In some more recent contribution, control theoretic methods have been employed to analyze the synchronization phenomenon. For instance, in Chopra and Spong (2006) the authors design passivity-based controls for the synchronization of multi-agent systems, with application to the general problem of multi-robot coordination. In Sepulchre et al. (2005), feedback control laws for the stabilization of coupled oscillators are designed and analyzed. In Rosenblum and Pikovsky (2004) and Tukhlina et al. (2007), the authors propose methods for the suppression of synchrony in a globally coupled oscillator network, based on (possibly time-delayed) feedback schemes. Finally, Nabi and Moehlis (2011) deals with the problem of desynchronizing a network of synchronized and globally coupled neurons using an input to a single neuron. This is done in the spirit of dynamic programming, by minimizing a certain cost function over the whole state space.

In this work, we address the synchronization problem for coupled oscillators through the construction of a suitable control function via an appropriate optimization process. To this end, we propose a novel approach which combines a standard Gradient Descent (GD) methodology with the recently-developed Random Batch Method (RBM, see Jin et al., 2020) for the efficient numerical approximation of collective dynamics. This methodology has the main advantage of allowing to significantly reduce the computational complexity of the optimization process, especially when considering oscillator networks of large size, yielding to an efficient control calculation.

At this regard, we shall mention that GD methodologies have already been applied in the context of the Kuramoto model. For instance, in Taylor et al. (2016), the author develop GD algorithms to efficiently solve optimization problems that aim to maximize phase synchronization via network modifications. Moreover, in Markdahl et al. (2020), optimization and control theory techniques are applied to investigate the synchronization properties of a generalized Kuramoto model in which each oscillator lives on a compact, real Stiefel manifold. Nevertheless, to the best of our knowledge, the employment of stochastic techniques such as RBM to improve the efficiency of the GD strategy has never been proposed in the context of the Kuramoto model.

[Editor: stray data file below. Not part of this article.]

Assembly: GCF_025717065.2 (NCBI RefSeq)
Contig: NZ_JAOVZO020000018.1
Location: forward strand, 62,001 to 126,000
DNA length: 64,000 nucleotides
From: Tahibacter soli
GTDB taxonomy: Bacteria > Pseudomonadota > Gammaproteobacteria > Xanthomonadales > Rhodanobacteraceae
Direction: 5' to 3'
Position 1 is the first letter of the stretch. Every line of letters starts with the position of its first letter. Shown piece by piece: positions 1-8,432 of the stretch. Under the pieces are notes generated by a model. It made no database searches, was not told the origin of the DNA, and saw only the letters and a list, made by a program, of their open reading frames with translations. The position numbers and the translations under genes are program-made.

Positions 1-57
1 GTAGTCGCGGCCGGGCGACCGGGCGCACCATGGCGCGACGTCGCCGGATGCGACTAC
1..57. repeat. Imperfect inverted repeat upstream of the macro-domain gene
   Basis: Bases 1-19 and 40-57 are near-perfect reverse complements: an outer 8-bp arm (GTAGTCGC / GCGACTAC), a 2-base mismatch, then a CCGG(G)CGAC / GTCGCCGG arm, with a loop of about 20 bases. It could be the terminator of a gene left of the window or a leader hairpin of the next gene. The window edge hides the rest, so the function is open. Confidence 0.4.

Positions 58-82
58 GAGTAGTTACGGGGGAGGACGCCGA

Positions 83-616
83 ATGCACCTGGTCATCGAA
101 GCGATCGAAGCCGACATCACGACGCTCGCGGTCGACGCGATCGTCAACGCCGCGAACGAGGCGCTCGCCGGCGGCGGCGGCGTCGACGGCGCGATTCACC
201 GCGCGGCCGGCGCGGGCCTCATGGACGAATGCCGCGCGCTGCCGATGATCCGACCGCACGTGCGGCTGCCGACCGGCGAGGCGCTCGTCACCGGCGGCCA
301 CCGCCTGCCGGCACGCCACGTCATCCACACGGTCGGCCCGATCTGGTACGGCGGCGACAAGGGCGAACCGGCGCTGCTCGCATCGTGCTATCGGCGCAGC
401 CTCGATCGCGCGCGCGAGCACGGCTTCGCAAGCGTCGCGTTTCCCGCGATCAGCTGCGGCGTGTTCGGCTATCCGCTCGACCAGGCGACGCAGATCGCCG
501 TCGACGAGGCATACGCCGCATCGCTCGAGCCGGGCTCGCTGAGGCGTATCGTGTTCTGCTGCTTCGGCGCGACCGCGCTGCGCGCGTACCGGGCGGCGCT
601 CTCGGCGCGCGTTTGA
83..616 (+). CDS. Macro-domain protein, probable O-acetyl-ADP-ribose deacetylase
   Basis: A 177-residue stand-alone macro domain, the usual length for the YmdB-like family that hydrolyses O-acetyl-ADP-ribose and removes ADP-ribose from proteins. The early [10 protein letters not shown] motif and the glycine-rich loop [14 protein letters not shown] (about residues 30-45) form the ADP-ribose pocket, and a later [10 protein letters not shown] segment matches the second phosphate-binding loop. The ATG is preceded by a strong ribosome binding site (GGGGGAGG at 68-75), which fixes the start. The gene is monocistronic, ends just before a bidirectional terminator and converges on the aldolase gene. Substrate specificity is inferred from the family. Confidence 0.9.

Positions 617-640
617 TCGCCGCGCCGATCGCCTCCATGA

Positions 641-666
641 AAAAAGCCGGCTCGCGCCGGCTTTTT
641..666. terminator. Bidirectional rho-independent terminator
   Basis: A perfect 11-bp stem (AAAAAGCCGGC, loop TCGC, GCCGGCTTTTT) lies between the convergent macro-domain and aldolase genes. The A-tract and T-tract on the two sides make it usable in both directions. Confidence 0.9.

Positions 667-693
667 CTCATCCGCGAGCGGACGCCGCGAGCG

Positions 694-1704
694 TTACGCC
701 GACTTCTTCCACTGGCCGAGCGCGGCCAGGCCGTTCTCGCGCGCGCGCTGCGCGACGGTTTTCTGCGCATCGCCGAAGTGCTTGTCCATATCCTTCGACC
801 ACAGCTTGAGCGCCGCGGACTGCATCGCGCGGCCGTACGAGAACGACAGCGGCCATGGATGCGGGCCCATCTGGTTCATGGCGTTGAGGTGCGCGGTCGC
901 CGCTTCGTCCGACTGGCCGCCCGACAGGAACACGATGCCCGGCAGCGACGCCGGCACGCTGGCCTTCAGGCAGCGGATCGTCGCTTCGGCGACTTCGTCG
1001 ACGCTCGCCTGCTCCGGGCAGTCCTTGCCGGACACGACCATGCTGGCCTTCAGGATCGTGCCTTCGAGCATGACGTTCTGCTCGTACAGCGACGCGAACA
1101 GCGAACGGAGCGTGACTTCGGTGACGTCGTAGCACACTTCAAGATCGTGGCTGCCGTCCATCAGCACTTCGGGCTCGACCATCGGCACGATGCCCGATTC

For completeness, let us stress that stochastic approaches have been widely considered, especially by the machine learning community, for treating minimization problems depending on very large data set. In this context, they have shown amazing performances in terms of the computational efficiency (see, for instance, Bottou et al., 2018 and the references therein). Nowadays, stochastic techniques are among the preeminent optimization methods in fields like empirical risk minimization (Shalev-Shwartz and Zhang, 2014), data mining (Toscher and Jahrer, 2010) or artificial neural networks (Schmidhuber, 2015).

This contribution is organized as follows: in section 2, we present the Kuramoto model and we discuss some of its more relevant properties. We also provide there a rigorous mathematical characterization of the synchronization phenomenon. In section 3, we introduce the controlled Kuramoto model and we describe the GD methodology for the control computation. Moreover, we briefly present the RBM approach and its inclusion into the GD algorithm. Section 4 is devoted to the numerical simulations and to the comparison of the two optimization techniques considered in this paper. Finally, in section 5 we summarize and discuss our results.

## 2. The Mathematical Model

From a mathematical viewpoint, synchronization phenomena are most often described through the so-called Kuramoto model, consisting of a population of *N* ≥ 2 coupled oscillators whose dynamics are governed by the following system of non-linear first-order ordinary differential equations

where θ_{i}(*t*), *i* = 1, …, *N*, is the phase of the *i*-th oscillator, ω_{i} is its natural frequency and *K* is the coupling strength.